I recently was in five major cities in India. I was struck by driving in India and how different it was than driving in the western countries.
Photos And Observations
They have vehicles in India that I haven’t seen before. This is a “tuk tuk” or auto rickshaw as they are formally called. They are 3 wheelers with a motorcycle in the front and a seat in the back for passengers. Note that the streets are empty because this is a secured area – the India Parliament is in the background – you cannot linger here – and this was about the only light traffic area I saw in India except on some of the major tollways (briefly).
The tuk tuk is yellow and green because that is the color of vehicles that have been converted from regular fuel to Compressed Natural Gas (CNG). This was done in order to make the air cleaner in major Indian cities such as Delhi.
One item that makes Indian driving so much more complex than in first world countries is the bewildering array of vehicles on the road from horse and camel drawn carts to bicycles to rickshaws to tuk tuks to scooters and everything else. There are vehicles barreling down the road as fast as they can and those that can’t move hardly at all, sharing the same space.
Scooters and motorcycles were everywhere, mixed in with the cars. We saw a family of five on one scooter, with a child in front, the male driver (with a helmet), another child, his wife (sitting sideways), and then another child on the very back.
In India they don’t use lanes, they just crowd together and cut each other off, honking their horns to signal all the while. To Westerners it looks like chaos but it obviously works in that an entire country is getting where they want to go. I heard of a campaign called “Lane Driving is Sane Driving” trying to change behavior but I could see no evidence of it at hand.
It wasn’t the rule, but I did see many people on top of, hanging out the rear of, or riding along the running board on cars and buses and trucks. Sometimes these vehicles get going pretty fast and hard stops seem common in India with all the traffic so I don’t know how people hold on but apparently they do.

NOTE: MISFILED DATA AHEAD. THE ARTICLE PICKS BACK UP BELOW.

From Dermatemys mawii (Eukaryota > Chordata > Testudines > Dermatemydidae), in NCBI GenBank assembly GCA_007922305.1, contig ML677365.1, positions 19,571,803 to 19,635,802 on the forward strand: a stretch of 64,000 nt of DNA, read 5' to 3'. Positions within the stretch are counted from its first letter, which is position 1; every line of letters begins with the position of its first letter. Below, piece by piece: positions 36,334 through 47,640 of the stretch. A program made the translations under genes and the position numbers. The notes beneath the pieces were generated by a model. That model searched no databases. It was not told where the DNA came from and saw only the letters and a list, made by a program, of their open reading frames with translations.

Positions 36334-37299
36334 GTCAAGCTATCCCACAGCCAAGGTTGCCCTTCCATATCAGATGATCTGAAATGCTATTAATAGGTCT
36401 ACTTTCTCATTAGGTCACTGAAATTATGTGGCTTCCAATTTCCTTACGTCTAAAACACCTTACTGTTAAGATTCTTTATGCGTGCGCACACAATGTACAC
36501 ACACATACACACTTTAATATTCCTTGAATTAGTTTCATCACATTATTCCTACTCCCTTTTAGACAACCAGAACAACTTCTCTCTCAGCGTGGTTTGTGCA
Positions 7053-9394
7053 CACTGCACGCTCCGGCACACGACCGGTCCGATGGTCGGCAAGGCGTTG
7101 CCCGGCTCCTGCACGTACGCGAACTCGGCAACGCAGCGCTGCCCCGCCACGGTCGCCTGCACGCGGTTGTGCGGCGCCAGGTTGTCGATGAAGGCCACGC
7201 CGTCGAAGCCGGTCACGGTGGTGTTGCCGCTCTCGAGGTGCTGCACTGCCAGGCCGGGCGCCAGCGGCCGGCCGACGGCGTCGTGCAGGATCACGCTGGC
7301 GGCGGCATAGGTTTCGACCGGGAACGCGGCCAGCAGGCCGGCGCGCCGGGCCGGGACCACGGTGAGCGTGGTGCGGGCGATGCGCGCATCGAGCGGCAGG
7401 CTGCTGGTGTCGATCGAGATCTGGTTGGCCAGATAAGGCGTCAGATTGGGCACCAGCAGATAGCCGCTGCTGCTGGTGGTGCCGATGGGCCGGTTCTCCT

The trucks were often decorated, especially since it was Dawali season. They rarely seemed to have the traditional “18 wheeler” trucks that we use in the states.
Infrastructure And Roads
When you hear an antecdotal story about a country needing to invest in “infrastructure”, it seems like an abstract concept. When you are there on the ground, it seems more obvious.
We rode on some beautiful multi lane highways in India. We drove on the Yamuna Expressway, which connects Delhi to Agra (a large city by Western standards with the Taj Mahal). This road was relatively empty until we neared Agra and took hours off our trip.
On the other hand, the roads in Bangalore are notoriously woeful. The airport is situated far from the business areas and the roads haven’t caught up yet. Imagine leaving O’Hare or to be fair Indianapolis airport for a size comparison and being on essentially a 2 lane rutted road almost immediately outside the gate packed with local vehicles of all sorts and cows to boot. It took 2+ hours to get to the business district and was only a bit better on the way back.
One insidious effect isn’t just the AGGREGATE TIME of the commute but the STRESS LEVEL of the commute. Living in Chicago for decades with its horrible traffic I am used to commute times that stretch into the hours (especially during snow or rain) but you can at least just sit there and listen to the radio or talk on your phone. In India, however, every second of the drive you need to jockey forward for a position on the roads or you will get run over – there is no “relaxing” even for a moment. If I had a 90 minute commute I would get home completely exhausted or probably I’d relent and just pay a damn driver to do it for me.
You can see signs of progress and continuing to build major highways but there is much more to do especially as rising economics means more vehicles of all sorts from scooters to tuk tuks to cars to trucks on the road. It will be difficult for India to catch up to this rising demand for transportation.
Cross posted at LITGM